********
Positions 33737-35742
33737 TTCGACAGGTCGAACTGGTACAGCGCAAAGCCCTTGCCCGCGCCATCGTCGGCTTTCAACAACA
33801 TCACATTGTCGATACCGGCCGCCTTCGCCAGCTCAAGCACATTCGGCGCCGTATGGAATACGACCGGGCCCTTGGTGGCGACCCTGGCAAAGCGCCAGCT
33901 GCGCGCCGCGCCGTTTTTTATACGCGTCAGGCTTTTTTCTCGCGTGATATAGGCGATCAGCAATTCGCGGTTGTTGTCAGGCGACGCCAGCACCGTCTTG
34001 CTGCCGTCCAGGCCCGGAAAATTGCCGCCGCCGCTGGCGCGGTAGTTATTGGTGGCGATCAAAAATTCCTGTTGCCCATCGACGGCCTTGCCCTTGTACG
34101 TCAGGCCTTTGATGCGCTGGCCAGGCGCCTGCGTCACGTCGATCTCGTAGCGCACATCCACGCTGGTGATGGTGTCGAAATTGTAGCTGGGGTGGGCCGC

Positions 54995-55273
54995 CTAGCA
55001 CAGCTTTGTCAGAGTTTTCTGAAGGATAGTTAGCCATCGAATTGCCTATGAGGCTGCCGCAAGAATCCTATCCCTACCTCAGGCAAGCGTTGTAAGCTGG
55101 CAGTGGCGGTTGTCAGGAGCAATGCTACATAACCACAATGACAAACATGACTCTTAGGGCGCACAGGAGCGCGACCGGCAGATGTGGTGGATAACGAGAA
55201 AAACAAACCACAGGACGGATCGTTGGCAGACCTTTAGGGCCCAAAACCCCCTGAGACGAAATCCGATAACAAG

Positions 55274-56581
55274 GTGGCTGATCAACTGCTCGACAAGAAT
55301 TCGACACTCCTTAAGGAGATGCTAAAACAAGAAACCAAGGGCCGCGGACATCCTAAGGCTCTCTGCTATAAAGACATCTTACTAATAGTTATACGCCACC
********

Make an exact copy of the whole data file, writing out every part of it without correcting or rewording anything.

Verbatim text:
Positions 33737-35742
33737 TTCGACAGGTCGAACTGGTACAGCGCAAAGCCCTTGCCCGCGCCATCGTCGGCTTTCAACAACA
33801 TCACATTGTCGATACCGGCCGCCTTCGCCAGCTCAAGCACATTCGGCGCCGTATGGAATACGACCGGGCCCTTGGTGGCGACCCTGGCAAAGCGCCAGCT
33901 GCGCGCCGCGCCGTTTTTTATACGCGTCAGGCTTTTTTCTCGCGTGATATAGGCGATCAGCAATTCGCGGTTGTTGTCAGGCGACGCCAGCACCGTCTTG
34001 CTGCCGTCCAGGCCCGGAAAATTGCCGCCGCCGCTGGCGCGGTAGTTATTGGTGGCGATCAAAAATTCCTGTTGCCCATCGACGGCCTTGCCCTTGTACG
34101 TCAGGCCTTTGATGCGCTGGCCAGGCGCCTGCGTCACGTCGATCTCGTAGCGCACATCCACGCTGGTGATGGTGTCGAAATTGTAGCTGGGGTGGGCCGC

Positions 54995-55273
54995 CTAGCA
55001 CAGCTTTGTCAGAGTTTTCTGAAGGATAGTTAGCCATCGAATTGCCTATGAGGCTGCCGCAAGAATCCTATCCCTACCTCAGGCAAGCGTTGTAAGCTGG
55101 CAGTGGCGGTTGTCAGGAGCAATGCTACATAACCACAATGACAAACATGACTCTTAGGGCGCACAGGAGCGCGACCGGCAGATGTGGTGGATAACGAGAA
55201 AAACAAACCACAGGACGGATCGTTGGCAGACCTTTAGGGCCCAAAACCCCCTGAGACGAAATCCGATAACAAG

Positions 55274-56581
55274 GTGGCTGATCAACTGCTCGACAAGAAT
55301 TCGACACTCCTTAAGGAGATGCTAAAACAAGAAACCAAGGGCCGCGGACATCCTAAGGCTCTCTGCTATAAAGACATCTTACTAATAGTTATACGCCACC